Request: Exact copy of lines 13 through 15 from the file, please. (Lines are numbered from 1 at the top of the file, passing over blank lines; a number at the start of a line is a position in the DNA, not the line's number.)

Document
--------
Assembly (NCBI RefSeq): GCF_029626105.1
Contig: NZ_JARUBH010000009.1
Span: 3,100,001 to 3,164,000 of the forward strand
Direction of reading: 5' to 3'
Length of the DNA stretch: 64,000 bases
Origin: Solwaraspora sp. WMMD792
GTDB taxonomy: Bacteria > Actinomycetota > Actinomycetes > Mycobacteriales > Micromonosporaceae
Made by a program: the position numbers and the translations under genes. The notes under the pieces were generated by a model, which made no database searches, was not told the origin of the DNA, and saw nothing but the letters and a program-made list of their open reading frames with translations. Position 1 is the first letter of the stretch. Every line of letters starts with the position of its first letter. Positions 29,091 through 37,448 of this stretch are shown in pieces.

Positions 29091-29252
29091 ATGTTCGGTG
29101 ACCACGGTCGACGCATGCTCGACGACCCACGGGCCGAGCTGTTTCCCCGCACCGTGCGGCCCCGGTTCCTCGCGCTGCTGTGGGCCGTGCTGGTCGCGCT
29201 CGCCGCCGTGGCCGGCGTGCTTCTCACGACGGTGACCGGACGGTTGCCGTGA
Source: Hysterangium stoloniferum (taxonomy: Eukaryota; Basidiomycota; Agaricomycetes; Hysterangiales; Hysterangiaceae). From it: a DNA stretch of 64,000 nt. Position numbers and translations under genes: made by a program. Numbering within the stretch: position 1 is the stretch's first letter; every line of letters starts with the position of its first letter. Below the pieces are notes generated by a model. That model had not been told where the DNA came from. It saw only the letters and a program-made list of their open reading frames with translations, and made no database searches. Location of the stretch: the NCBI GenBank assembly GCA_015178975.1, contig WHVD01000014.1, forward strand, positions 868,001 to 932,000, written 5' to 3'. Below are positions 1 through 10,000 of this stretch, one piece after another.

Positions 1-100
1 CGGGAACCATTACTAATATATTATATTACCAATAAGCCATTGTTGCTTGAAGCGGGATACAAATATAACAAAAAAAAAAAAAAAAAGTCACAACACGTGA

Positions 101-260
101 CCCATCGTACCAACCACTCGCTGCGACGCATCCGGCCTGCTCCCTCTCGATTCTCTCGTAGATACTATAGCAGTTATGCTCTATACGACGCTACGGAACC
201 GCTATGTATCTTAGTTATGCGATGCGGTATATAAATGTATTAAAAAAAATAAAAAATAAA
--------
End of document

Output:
Source: Hysterangium stoloniferum (taxonomy: Eukaryota; Basidiomycota; Agaricomycetes; Hysterangiales; Hysterangiaceae). From it: a DNA stretch of 64,000 nt. Position numbers and translations under genes: made by a program. Numbering within the stretch: position 1 is the stretch's first letter; every line of letters starts with the position of its first letter. Below the pieces are notes generated by a model. That model had not been told where the DNA came from. It saw only the letters and a program-made list of their open reading frames with translations, and made no database searches. Location of the stretch: the NCBI GenBank assembly GCA_015178975.1, contig WHVD01000014.1, forward strand, positions 868,001 to 932,000, written 5' to 3'. Below are positions 1 through 10,000 of this stretch, one piece after another.

Positions 1-100
1 CGGGAACCATTACTAATATATTATATTACCAATAAGCCATTGTTGCTTGAAGCGGGATACAAATATAACAAAAAAAAAAAAAAAAAGTCACAACACGTGA